A mat­ter of pro­pri­ety

The Pak Banker - - Editorial - I.A Rehman

THE uned­i­fy­ing fare the coun­try's top politi­cians have been of­fer­ing for the past many days is no longer funny. Apart from caus­ing con­sid­er­able loss of time and en­ergy to the state and di­ver­sion of at­ten­tion from the peo­ple's con­cerns, it is un­der­min­ing the cit­i­zens' faith in the demo­cratic sys­tem it­self.

The lat­est fra­cas started when a JUI-F mem­ber of the fed­eral cabi­net pub­licly ac­cused a PPP min­is­ter of cor­rup­tion in the ar­range­ments for Haj and the lat­ter counter-at­tacked in the same vein. It is pos­si­ble that nei­ther of them was aware of the re­stric­tions on their free­dom of ex­pres­sion or the pull of sec­tar­ian in­ter­est in the lu­cra­tive Haj busi­ness was too strong to be re­sisted and the slang­ing duel con­tin­ued. The prime min­is­ter ap­par­ently did not take a se­ri­ous view of the scan­dal at is­sue and told the holy glad­i­a­tors to keep quiet and when his di­rec­tion was flouted he sacked both min­is­ters.

While the prime min­is­ter's de­ci­sion to dis­miss the PPP min­is­ter was a sim­ple, fam­ily af­fair, the fact that he had pun­ished his fel­low Mul­tani for dis­obey­ing him and not on any sus­pi­cion of wrong­do­ing did not bring him credit. But in the case of the other min­is­ter, coali­tion man­ners de­manded that the prime min­is­ter should have taken the JUI-F chief into con­fi­dence. If he did take that pre­cau­tion, Maulana Fa­zlur Rah­man gets a neg­a­tive mark; if that step was avoided the prime min­is­ter was at fault. In the ab­sence of any firm con­ven­tions the cre­ation of a small body to re­solve any in­tra-coali­tion is­sues is ob­vi­ously nec­es­sary.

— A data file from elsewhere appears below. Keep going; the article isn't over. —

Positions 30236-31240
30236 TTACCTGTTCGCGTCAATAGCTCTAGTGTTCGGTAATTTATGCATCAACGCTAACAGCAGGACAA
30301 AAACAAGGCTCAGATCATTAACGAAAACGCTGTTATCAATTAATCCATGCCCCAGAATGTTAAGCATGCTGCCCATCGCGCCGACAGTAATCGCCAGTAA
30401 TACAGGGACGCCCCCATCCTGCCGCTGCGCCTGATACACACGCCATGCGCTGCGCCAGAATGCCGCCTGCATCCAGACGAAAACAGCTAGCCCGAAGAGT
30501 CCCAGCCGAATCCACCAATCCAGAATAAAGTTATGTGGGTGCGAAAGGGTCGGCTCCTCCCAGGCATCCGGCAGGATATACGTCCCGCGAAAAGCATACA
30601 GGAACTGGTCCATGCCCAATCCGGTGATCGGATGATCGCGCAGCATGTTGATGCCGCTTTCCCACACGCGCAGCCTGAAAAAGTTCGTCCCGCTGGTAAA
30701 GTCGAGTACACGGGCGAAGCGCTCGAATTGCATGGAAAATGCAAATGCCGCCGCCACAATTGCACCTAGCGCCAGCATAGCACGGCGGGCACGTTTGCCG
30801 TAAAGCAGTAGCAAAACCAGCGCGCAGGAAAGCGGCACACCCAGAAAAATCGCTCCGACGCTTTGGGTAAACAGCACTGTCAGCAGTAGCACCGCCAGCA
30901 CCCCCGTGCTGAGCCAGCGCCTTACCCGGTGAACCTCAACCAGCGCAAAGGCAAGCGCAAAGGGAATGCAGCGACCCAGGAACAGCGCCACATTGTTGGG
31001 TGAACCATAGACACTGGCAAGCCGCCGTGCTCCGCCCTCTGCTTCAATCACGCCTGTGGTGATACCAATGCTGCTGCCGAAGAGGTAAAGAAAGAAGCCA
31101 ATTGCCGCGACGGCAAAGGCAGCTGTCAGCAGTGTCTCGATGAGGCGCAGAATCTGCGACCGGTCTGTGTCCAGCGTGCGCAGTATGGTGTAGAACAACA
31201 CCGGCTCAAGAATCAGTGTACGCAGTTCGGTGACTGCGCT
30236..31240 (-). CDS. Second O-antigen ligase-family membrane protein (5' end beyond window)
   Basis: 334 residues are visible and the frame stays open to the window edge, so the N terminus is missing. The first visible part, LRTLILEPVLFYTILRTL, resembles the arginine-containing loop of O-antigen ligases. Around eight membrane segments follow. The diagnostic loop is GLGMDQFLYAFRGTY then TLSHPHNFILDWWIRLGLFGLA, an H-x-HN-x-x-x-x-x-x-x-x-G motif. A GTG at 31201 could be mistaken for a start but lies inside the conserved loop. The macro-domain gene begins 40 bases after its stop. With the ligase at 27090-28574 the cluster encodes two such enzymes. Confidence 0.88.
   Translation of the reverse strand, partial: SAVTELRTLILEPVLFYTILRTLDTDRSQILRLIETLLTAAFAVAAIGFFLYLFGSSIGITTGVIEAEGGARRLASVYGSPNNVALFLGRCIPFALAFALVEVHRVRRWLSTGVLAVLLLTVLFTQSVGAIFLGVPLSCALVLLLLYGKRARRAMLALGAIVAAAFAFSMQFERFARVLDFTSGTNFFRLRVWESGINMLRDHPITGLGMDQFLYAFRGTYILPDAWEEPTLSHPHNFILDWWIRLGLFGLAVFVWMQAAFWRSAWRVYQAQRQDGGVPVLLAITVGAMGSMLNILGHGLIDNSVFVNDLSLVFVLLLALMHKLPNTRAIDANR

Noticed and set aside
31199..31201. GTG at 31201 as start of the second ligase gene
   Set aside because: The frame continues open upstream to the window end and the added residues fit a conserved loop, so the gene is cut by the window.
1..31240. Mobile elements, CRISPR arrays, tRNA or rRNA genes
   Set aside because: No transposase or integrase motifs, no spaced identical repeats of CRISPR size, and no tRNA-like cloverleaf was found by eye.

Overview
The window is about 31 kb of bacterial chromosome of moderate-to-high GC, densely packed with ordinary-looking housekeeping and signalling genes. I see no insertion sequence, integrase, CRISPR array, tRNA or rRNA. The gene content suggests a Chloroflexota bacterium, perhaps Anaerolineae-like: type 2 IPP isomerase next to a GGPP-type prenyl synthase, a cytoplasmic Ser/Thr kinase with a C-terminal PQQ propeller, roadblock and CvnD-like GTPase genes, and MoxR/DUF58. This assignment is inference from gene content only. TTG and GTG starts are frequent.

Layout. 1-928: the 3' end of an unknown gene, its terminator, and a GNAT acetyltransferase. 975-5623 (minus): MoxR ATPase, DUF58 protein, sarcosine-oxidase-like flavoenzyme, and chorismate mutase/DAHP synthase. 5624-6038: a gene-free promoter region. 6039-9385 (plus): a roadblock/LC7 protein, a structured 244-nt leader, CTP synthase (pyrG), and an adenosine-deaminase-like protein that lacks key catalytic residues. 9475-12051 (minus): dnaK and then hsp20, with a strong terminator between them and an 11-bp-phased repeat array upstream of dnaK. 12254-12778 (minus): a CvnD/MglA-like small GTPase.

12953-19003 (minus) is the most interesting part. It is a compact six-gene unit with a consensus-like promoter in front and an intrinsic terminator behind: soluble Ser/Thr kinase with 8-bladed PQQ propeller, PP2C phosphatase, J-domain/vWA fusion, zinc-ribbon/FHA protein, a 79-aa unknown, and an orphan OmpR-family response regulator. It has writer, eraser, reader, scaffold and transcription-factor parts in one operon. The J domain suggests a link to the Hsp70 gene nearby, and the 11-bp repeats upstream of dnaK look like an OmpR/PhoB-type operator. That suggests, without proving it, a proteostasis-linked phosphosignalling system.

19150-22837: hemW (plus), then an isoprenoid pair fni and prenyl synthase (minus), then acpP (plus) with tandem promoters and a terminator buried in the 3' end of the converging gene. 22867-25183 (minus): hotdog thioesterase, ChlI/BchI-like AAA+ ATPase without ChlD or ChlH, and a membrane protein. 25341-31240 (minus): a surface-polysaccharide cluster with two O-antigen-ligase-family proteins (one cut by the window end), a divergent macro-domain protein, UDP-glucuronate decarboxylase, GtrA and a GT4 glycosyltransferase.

It is pos­si­ble that the PPP lead­er­ship thought the coali­tion part­ners' love of power would help it get away with uni­lat­eral steps, as had hap­pened be­fore, the last in­stance be­ing the nom­i­na­tion of mem­bers of the par­lia­men­tary com­mit­tee on ju­di­cial ap­point­ments. How­ever, this time the gam­ble did not suc­ceed be­cause the PPP lead­er­ship failed to reckon with Maulana Fa­zlur Rah­man's pro­fi­ciency in rais­ing the price of his sup­port to a be­lea­guered part­ner.

While the PPP lead­ers were busy paci­fy­ing the JUI chief, they were hit by an­other vol­ley of friendly fire, thanks to the new in­no­va­tion of giv­ing a min­is­ter or two at the cen­tre and in Pun­jab and Sindh the ad­di­tional port­fo­lio of mud­sling­ing at po­lit­i­cal ri­vals. Re­gard­less of the cor­rect­ness or oth­er­wise of his broadside against the MQM, the Sindh home min­is­ter's di­a­tribe ap­peared to be in breach of the coali­tion com­pact.

The rumour that the govern­ment had man­aged to fa­tally wound it­self caused a cel­lu­lar stam­pede. The PML-Q chief be­came ac­tive. Mian Nawaz Sharif dis­cov­ered Sar­dar Mum­taz Bhutto and the lat­ter was only too keen to fol­low the wind. And Mr Altaf Hus­sain not only ac­knowl­edged Maulana Fa­zlur Rah­man's sta­tus as a po­lit­i­cal goget­ter he also recog­nised a long dis­pos­sessed cousin in Ja­maat-iIs­lami's Syed Mu­nawwar Hasan.